Barefoot running isn't easy, but I remain convinced it's the way to stop long-term injury. It has an honesty about it - you soon find out if you're doing something wrong!

05/03/2012 at 20:03
Havent tried to go fully barefoot yet, did try it at the gym once and one of the instructors told me id have to leave if i didnt put some shoes on. I think my form does get sloppy towards the end of my runs as i always tend to finish with a long steady uphill which knackers me. I might try and alternate. the hills and try some flatter routes.
06/03/2012 at 10:36

Yeah, gyms tend to have a pretty unenlightened attitude to BFR!

The thing about form is that if you've run for years in high-heeled shoes, you have some muscle memories that will be deeply ingrained. Particularly when you're tired, it's easy for these old habits to surface again. 

I really thought I'd nailed good form, but all it took was a couple of days to undo everything again! Bit disappointing, but just underlines how important it is to work at your form and keep focus. We live and learn!

I've taken a week off running and worked at massaging my shins, applying arnica gel, ice, etc. Tomorrow I plan to start up again, but taking it very gently. In particular I've recognised that trying to increase the speed is likely to make me overstride.

So my advice would be to think carefully about your weaknesses. Running flatter routes could definitely work. Run slow and easy, paying careful attention to your form.

Jason Robillard (http://barefootrunninguniversity.com/barefoot-running/) talks a lot of sense about good form and barefoot running.

06/03/2012 at 15:42

I was also overstraining my calf muscles by running 'on my toes' and never touching down with my heel. I had nasty shin splints and had to take a long break from running.

I've since learned that a key part of good form is to make sure you land with your foot directly underneath you, not out in front. Lean forwards slightly by bending at the ankle (not the waist), land on your forefoot or midfoot, then lightly touch down with your heel and push off.


I have a tendency to run on my toes too but if I do I also get shin splints, I have to make a real effort to touch down with my heel!!!
06/03/2012 at 23:34
Cheers guys, some interesting pointers there. Going to try a run on thursday. will be a week then. Legs feel good, going to try a more flat run and try to focus on my technique a lot more.
07/03/2012 at 10:44

I suffer with shin splints and I've found if you ice the area immediately after running it helps the recovery and ease the pain substantially.  I've started increasing my miles to train for a half marathon and found the problem has raised its ugly head again. Seeing a physio next week so I'll let you know if he provides any other pointers.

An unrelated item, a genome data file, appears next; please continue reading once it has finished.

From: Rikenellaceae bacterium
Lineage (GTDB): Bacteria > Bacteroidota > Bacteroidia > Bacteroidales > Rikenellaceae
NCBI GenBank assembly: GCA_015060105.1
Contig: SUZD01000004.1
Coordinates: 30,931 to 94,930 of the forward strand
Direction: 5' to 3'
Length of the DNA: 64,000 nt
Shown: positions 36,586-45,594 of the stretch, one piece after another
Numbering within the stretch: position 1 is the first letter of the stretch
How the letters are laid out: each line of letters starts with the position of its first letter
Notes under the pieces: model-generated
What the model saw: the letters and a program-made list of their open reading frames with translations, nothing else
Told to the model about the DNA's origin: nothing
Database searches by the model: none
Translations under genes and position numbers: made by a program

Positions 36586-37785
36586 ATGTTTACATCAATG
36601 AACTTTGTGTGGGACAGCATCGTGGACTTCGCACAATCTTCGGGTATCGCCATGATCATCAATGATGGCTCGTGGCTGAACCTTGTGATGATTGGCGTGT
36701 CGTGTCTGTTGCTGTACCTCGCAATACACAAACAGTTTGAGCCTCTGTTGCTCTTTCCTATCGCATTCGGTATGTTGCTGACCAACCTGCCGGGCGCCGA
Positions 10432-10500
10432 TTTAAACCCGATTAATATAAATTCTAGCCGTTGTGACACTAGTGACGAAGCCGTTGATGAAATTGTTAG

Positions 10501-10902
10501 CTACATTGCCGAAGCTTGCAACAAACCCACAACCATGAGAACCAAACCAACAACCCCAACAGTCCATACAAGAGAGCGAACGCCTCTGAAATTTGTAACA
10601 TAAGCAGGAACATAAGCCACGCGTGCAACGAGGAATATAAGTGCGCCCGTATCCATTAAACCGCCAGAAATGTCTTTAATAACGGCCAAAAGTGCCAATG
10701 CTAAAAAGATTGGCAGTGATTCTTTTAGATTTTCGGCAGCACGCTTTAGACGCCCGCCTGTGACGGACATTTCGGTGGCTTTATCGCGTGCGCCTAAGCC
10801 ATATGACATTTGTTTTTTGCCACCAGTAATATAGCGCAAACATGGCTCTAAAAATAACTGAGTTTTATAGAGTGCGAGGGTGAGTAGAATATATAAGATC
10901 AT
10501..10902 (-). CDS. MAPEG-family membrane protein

07/03/2012 at 13:19
cr250noob wrote (see
)
Cheers guys, some interesting pointers there. Going to try a run on thursday. will be a week then. Legs feel good, going to try a more flat run and try to focus on my technique a lot more.


Good luck!

I tried 4 miles this morning and felt good. So far no ill effects... I took it slowly and paid careful attention to see if there was any pain - I resolved to stop and turn back if there was. Luckily it was OK!

Will keep my fingers crossed for you.  

08/03/2012 at 17:27
Be good to hear what the physio advises Alison.

Did 3 miles today, changed my route to avoid some hills. Made a real concious effort to shorten my stride and focus on my technique. Run went well, no shin splints only a slight ache just above my ankle whic went after the run. Did some calf stretches afterwards which i think has helped. Will have see how things go.
09/03/2012 at 13:22

That's great news - sounds like you're on the mend.

Thought you might be interested in this video I found yesterday - a demonstration of absolutely awesome form, with instructions on how to do it: http://www.youtube.com/watch?v=zSIDRHUWlVo

09/03/2012 at 19:23
Great demo!
22/04/2012 at 22:29
Just a bit of an update for those interested. Saw some lunarglide shield on offer in a local sports shop couldnt resist! As i understand these shoes have cushioning and stability features. Ive changed from a forfoot strike to a heel / midfoot strike. Am now in my 4th week of myasics half marathon training programme and doin 4 runs a week. All the ankle aches and pains have gone. Still get some very mild shin splints but they are gone a day or 2 after my run. Not sure why mid / for wasnt working for me, just glad i can run. Hopefully everything will stay good.
23/04/2012 at 17:54
I've had shin splints for so long and running form hadn't even occurred to me until I found this video last week.

Once i'm pain free from this bout of splints i'll be changing my technique to forefoot running. watch vid links below, really educational.

I too am a heel striker. The first video link demonstrates very clearly what this is and benefits of BFR

http://www.youtube.com/watch?v=b3Nt4WgQed8&feature=related

http://www.youtube.com/watch?v=oN1x3Ik1t5Y&list=PL13A4C9D0FD32F4C2&index=7&feature=plpp_video